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Water and sanitation takes a back seat for many nations

Even as the world's deadline for the achieving the Millennium Development Goals (MDG) approaches in 2015, countries are not making water and sanitation a priority, which in turn impacts other developmental goals like health and education.
Between 1997 and 2008, aid commitments for sanitation and water fell from eight per cent of total development aid to five cent per cent, according to the latest UN-Water Global Annual Assessment of Sanitation and Drinking-Water (GLAAS) report.

"Neglecting sanitation and drinking-water is a strike against progress. Without it, communities and countries will lose the battle against poverty and ill-health," Maria Neira, World Health Organisation Director of Public Health and Environment said.

The study found that improved access to sanitation and water produces economic benefits that range from USD 3 to USD 34 per USD 1 invested, increasing a country's gross domestic product (GDP) by an estimated two per cent to seven per cent.

In a report released last week, the UN found that far more Indians have access to cell phones than to a toilet and basic sanitation.

"It is a tragic irony to think that in India, a country now wealthy enough that roughly half of the people own phones, about half cannot afford the basic necessity and dignity of a toilet," Zafar Adeel, Director of United Nations University's Canada-based think-tank for water said.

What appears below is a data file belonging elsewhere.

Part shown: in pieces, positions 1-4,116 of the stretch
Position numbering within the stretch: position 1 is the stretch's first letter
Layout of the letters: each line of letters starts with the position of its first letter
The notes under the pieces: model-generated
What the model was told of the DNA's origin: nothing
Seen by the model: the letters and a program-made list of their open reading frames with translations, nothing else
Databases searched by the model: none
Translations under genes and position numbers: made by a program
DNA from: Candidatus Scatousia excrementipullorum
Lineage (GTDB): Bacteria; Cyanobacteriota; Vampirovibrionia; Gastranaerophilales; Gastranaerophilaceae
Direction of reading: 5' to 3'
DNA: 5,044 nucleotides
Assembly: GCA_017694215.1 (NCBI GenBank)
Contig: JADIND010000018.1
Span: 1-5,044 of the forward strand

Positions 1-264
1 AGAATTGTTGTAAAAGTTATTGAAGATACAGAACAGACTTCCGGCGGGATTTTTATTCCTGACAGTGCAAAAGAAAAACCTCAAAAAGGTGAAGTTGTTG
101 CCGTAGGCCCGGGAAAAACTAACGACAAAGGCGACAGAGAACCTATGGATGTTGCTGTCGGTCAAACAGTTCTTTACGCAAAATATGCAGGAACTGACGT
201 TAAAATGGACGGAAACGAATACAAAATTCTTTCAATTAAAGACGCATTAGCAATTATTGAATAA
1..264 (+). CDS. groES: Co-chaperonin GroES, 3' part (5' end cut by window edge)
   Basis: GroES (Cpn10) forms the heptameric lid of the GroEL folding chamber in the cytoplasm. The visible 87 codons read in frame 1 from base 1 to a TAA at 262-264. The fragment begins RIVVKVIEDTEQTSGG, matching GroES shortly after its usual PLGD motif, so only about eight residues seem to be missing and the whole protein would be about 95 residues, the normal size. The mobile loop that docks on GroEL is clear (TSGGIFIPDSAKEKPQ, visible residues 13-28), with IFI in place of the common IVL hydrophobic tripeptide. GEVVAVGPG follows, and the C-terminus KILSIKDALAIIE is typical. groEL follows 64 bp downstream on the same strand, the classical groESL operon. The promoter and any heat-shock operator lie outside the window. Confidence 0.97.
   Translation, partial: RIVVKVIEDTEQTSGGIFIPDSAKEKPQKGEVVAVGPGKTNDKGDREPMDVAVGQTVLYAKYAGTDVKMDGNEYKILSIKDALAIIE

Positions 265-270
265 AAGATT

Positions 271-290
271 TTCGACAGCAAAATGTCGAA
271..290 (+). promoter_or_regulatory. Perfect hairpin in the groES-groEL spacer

"Popular education about the health dangers of poor sanitation is also needed. But this simple measure could do more to save lives, especially those of young people, improve health and help pull India and other countries in similar circumstances out of poverty than any alternative investment," he added.

Another UN report released in March, Sick Water, found that the sheer scale of dirty water means more people now die from contaminated and polluted water than from all forms of violence including wars.

"Unsafe water, inadequate sanitation and the lack of hygiene claim the lives of an estimated 2.2 million children under the age of five every year. Of these deaths, 1.5 million are due to diarrhoea, the second leading contributor to the global burden of disease," Neira said.

"The impact of diarrhoeal disease in children under 15 is greater than the combined impact of HIV and AIDS, malaria, and tuberculosis," she added.

Another report released last year by the WHO and UNICEF found that India has the largest number of persons around the world (665 million) that defecate in the open.

The joint study stressed the need for hygienic sanitary practices to combat diarrhoea, the second greatest killer of children after Malaria.

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